Women are underrepresented on most corporate leadership teams. This exchange-traded fund screens for stocks that do better on this front than their peers.
It is valuable to have different perspectives represented within a corporate leadership team. Cognitive diversity can lead to more-thoughtful decision-making, making it more likely for members to challenge each other's assumptions, thereby reducing blind spots and group-think. While it doesn't guarantee diversity of experience and thought, gender diversity in a firm's leadership ranks is a good sign that it values different points of view, since men and women often approach problems differently. It also suggests that the firm is drawing leaders from a larger pool, which should help it source better talent. Yet, the leadership ranks at most firms are still dominated by men.
SPDR SSGA Gender Diversity ETF SHE offers an effective way to invest in firms that have a greater number of women represented in the upper echelons of their organizations relative to their sector peers. This exchange-traded fund's index ranks large- and mid-cap U.S. stocks on a few ratios that measure the number of women to men in executive and board roles and targets those with the highest scores representing 10% of the collective market capitalization in each sector. While this approach could, in theory, lead to a lack of gender diversity by favoring firms with leadership teams principally composed of women, in practice, we're a long way from this becoming an issue.
Despite its focus on a narrow sliver of the market, this portfolio is fairly well-diversified. It currently sweeps in around 170 stocks, including Pfizer PFE, Coca-Cola KO, and Lockheed Martin LMT. The fund's top 10 holdings represent around 38% of the portfolio. The fund weights these holdings by market capitalization, which reflects the market's view about their relative value. Sector-relative stock selection keeps most of the fund's sector weightings in line with the broader market, but there are some notable exceptions. Healthcare and consumer defensive stocks carry larger weightings here than they do in the Russell 1000 Index, while the fund is underweight technology stocks.
The portfolio falls squarely in large-blend territory, though it has a smaller market-cap orientation than the Russell 1000 Index. And while smaller stocks tend to be less profitable than their larger counterparts, the fund's holdings have tended to generate comparable to slightly better average returns on invested capital (a measure of profitability) than the constituents of the Russell 1000 Index. It also has slightly greater exposure to stocks with wide Morningstar Research Services Economic Moat Ratings, Morningstar's assessment that a firm enjoys a durable competitive advantage.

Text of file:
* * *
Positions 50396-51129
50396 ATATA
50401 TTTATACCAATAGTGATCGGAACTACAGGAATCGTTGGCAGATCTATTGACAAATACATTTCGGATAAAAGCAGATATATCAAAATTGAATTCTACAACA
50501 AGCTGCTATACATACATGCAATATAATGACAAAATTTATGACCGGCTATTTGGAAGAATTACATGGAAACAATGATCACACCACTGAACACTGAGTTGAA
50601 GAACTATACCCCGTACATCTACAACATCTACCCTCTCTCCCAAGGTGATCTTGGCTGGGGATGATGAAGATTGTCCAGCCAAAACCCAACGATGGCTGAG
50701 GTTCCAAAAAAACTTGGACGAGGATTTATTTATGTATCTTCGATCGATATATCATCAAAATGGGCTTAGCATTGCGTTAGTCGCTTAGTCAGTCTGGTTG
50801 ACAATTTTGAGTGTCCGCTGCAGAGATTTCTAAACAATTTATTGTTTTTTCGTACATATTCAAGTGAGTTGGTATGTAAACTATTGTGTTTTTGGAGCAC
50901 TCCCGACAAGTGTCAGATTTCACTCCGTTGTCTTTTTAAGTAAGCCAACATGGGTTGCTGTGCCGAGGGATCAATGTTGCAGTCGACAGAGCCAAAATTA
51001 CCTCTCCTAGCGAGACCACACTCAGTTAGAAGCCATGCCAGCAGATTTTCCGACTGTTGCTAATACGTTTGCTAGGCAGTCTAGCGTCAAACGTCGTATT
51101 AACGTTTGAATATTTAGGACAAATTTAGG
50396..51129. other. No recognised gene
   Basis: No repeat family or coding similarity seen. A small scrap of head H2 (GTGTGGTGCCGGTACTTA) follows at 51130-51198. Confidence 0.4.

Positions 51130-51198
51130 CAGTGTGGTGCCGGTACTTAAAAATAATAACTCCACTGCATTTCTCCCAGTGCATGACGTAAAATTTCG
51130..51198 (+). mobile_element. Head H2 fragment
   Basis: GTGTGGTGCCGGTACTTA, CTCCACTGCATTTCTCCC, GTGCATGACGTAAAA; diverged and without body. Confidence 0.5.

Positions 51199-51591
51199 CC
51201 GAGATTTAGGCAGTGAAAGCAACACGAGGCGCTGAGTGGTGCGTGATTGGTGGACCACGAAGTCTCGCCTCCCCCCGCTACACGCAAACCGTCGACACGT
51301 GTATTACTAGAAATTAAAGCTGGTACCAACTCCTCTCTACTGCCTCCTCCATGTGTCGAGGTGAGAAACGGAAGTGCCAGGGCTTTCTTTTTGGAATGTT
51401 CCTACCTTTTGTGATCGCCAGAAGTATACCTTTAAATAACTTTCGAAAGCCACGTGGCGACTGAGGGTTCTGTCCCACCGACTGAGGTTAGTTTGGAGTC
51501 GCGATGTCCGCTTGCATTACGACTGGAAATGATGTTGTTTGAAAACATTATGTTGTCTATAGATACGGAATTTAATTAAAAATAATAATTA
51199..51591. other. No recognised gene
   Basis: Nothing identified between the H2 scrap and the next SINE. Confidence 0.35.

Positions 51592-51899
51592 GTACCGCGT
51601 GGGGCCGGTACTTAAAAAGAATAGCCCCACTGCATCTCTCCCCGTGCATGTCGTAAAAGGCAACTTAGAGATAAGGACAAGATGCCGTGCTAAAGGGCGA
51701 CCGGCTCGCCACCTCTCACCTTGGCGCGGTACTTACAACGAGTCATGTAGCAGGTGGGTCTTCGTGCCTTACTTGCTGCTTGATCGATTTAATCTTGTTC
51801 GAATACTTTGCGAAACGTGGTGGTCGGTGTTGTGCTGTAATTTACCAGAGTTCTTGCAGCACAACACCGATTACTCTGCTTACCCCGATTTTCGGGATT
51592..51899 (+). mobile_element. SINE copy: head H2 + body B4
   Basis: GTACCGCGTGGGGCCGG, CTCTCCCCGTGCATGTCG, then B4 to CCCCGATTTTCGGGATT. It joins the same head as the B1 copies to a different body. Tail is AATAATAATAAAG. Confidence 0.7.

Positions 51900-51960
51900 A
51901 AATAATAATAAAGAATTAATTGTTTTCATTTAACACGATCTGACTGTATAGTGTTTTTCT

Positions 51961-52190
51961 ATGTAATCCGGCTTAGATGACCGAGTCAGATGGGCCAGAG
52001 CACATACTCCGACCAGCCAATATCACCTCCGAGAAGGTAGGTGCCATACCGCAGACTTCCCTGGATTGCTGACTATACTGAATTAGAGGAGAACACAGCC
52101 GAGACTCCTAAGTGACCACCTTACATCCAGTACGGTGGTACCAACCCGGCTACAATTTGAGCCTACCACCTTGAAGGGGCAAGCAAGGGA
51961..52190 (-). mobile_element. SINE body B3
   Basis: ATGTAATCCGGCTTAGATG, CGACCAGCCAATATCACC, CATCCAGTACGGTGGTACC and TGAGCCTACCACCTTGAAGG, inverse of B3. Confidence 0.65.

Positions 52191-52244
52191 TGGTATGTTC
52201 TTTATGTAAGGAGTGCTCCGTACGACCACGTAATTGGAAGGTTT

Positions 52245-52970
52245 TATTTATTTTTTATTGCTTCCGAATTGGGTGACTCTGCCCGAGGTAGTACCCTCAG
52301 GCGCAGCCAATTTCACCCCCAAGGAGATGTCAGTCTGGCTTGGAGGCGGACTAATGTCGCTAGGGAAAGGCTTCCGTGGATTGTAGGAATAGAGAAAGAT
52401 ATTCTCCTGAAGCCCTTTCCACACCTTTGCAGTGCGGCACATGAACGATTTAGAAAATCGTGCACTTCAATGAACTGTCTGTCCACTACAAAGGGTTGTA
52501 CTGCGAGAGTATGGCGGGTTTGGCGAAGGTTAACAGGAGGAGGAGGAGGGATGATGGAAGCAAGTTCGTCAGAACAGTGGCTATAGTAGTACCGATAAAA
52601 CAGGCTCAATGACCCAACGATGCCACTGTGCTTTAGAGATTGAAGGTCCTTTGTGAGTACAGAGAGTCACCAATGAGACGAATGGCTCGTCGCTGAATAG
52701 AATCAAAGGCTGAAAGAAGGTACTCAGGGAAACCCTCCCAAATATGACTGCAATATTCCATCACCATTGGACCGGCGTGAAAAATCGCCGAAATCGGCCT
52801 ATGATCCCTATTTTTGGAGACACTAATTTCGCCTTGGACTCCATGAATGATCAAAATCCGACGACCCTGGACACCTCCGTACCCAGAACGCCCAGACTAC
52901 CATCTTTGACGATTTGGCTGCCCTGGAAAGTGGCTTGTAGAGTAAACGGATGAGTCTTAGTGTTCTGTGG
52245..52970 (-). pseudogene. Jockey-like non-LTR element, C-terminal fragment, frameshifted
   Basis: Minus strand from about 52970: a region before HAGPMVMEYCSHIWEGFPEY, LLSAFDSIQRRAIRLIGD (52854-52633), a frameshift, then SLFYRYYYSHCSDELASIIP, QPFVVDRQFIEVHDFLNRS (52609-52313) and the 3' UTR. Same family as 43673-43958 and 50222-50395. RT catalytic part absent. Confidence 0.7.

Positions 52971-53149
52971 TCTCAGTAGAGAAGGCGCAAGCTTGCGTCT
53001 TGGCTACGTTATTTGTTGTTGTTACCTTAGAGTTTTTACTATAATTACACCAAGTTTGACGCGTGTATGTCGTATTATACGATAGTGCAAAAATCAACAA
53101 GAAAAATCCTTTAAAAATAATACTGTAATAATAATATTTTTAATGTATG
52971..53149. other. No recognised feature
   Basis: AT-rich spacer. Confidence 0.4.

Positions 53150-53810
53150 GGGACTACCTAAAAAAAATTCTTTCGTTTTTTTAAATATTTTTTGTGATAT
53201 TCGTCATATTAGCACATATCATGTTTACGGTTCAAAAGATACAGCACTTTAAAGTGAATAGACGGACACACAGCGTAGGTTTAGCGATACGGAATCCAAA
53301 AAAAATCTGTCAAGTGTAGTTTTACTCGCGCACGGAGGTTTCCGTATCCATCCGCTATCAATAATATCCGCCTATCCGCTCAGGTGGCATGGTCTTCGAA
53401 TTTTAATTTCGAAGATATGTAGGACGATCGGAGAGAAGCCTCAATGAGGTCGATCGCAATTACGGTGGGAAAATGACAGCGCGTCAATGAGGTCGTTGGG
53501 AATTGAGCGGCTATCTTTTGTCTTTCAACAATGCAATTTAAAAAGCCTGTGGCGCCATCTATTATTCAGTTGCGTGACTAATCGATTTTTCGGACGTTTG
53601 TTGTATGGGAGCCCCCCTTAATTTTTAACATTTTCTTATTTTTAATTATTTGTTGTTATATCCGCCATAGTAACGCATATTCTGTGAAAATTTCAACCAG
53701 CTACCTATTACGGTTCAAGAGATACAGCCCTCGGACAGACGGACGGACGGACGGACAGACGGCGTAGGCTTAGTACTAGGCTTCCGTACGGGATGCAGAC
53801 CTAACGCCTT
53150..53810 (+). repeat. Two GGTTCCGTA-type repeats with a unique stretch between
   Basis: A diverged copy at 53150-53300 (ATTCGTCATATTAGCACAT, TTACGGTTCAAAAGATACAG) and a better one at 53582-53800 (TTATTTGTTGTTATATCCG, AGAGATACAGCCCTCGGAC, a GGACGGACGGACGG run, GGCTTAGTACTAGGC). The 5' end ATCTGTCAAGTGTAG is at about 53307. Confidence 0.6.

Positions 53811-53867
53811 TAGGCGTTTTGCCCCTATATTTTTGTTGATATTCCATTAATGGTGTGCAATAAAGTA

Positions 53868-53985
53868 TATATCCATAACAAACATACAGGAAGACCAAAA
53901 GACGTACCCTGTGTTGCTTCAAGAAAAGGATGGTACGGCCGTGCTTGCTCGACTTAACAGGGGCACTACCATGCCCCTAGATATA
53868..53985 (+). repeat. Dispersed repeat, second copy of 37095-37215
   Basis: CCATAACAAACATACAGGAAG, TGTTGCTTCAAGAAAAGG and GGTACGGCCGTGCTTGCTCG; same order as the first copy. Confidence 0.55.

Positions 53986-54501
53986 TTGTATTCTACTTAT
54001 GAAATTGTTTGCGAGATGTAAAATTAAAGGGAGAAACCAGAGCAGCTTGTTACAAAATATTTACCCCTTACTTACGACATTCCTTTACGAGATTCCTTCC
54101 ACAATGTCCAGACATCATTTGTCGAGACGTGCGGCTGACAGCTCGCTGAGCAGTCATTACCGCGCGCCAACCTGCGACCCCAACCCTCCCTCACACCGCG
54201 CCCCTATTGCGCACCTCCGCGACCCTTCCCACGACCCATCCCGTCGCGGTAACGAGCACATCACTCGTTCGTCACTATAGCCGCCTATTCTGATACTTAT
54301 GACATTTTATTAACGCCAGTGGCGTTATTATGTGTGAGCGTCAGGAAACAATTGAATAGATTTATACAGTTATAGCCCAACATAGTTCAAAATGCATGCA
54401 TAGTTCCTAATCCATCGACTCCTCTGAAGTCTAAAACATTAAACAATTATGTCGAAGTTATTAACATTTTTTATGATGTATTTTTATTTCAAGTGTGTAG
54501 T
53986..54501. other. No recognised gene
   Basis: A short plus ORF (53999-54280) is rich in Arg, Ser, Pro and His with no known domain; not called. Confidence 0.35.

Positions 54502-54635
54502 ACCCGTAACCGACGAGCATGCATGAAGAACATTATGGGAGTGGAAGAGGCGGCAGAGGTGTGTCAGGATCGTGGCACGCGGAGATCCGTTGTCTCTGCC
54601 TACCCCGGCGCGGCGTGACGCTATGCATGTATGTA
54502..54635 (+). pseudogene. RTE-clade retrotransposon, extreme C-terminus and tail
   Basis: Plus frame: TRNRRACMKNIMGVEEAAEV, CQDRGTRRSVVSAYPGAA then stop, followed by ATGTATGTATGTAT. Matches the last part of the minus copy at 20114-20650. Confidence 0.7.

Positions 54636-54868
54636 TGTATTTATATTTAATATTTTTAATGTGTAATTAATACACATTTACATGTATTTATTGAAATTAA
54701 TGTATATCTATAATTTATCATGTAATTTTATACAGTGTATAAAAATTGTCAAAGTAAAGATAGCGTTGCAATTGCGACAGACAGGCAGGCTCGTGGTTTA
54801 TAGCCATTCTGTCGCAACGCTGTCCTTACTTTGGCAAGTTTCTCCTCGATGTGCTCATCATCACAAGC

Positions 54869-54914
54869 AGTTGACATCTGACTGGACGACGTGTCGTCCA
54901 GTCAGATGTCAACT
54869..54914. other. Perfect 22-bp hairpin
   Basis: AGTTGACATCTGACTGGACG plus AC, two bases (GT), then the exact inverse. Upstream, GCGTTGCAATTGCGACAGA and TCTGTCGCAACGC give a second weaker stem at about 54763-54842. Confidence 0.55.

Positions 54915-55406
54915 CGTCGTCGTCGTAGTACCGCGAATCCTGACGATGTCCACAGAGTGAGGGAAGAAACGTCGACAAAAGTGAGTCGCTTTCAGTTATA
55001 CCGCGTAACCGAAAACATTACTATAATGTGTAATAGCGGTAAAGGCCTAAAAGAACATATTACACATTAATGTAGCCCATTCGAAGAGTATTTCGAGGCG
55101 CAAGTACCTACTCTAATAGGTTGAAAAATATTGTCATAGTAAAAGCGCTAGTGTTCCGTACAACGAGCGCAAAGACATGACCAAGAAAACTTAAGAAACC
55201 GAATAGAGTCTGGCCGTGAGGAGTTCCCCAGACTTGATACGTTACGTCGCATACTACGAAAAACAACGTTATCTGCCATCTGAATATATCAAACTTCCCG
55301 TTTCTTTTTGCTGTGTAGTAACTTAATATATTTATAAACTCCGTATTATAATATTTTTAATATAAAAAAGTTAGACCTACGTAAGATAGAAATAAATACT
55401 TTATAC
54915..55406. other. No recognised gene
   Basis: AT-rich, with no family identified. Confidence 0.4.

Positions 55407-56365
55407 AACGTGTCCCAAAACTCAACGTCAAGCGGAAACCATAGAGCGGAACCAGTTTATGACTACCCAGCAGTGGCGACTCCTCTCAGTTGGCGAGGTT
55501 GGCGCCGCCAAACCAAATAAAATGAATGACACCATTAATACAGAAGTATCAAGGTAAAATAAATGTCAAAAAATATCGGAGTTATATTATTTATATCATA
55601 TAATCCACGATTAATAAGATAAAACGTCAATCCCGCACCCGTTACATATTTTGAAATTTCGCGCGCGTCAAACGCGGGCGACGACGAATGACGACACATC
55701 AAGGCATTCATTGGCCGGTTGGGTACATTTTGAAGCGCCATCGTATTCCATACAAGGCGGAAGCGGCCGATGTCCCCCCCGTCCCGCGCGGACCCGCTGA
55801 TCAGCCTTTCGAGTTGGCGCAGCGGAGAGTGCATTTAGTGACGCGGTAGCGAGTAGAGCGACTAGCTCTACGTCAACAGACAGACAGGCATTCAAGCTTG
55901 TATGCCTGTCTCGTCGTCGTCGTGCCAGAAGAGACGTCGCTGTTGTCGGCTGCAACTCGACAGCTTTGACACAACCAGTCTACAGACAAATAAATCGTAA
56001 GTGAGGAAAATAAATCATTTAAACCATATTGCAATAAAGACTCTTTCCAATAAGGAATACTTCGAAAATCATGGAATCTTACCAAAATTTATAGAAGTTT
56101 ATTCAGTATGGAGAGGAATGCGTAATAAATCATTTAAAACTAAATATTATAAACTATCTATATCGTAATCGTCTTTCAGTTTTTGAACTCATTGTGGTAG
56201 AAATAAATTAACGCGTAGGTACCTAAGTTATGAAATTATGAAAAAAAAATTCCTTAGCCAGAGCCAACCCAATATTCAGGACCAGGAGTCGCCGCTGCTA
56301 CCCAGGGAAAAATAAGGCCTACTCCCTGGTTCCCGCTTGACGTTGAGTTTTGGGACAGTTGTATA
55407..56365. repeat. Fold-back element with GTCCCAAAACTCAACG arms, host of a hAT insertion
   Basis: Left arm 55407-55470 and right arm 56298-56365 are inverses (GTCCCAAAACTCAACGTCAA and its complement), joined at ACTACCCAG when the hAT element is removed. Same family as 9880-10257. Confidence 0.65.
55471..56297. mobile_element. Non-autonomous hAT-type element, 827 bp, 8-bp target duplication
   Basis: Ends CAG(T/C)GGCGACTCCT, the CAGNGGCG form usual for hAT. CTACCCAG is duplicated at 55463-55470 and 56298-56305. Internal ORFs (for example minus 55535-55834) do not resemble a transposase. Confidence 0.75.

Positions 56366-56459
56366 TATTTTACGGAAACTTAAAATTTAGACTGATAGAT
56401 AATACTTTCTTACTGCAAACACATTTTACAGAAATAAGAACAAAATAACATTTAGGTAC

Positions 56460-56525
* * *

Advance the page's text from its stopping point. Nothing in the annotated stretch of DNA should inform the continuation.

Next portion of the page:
The fund was launched in March 2016, so its performance record is limited. From its inception through August 2017, the fund exhibited only moderate tracking error against the Russell 1000 Index, despite its high active share. However, during that time, it lagged that benchmark by 3.4% annualized, partially because of less-favorable stock exposure in the healthcare sector. Investors shouldn't read too much into the fund's limited record. There is nothing about its construction approach that would likely put it at a material performance disadvantage over the long term.
Even if the fund does not beat the market, it can still offer an attractive way for investors who care about gender diversity in corporate leadership to express that preference. The fund charges a reasonable 0.20% annual fee and donates a portion of that revenue to SHE Impacts, a donor-advised fund that supports charitable organizations that prepare girls to become future business leaders. SHE Impacts provides grants to organizations that encourage girls to go into fields where women are poorly represented, such as science, technology, and math. It also supports programs that promote gender diversity in corporate leadership.
State Street Global Advisors (SSGA), which manages the fund, goes further to promote gender diversity on corporate boards. If a firm does not have any women on its board, SSGA will use its proxy votes to vote against the chair of the nominating committee. The firm applies this policy uniformly across all the funds it manages.
The fund employs full replication to track the market-cap-weighted SSGA Gender Diversity Index. This index starts with largest 1,000 U.S. companies by market capitalization and ranks all stocks in each sector on three gender diversity ratios: 1) the ratio of female executives and board directors to all executives and board directors, 2) the ratio of female executives to all executives, and 3) the ratio of nonboard female executives to all nonboard executives. It relies on a third party for this data, which defines executives as employees who hold the position of vice president or higher in all sectors except the financials sector, where employees must hold the position of managing director or higher. It then targets the highest scoring stocks representing 10% of the collective market capitalization in each sector. Qualifying companies must also have at least one female CEO, chairperson, or member of the board of directors. The index is rebalanced annually in July.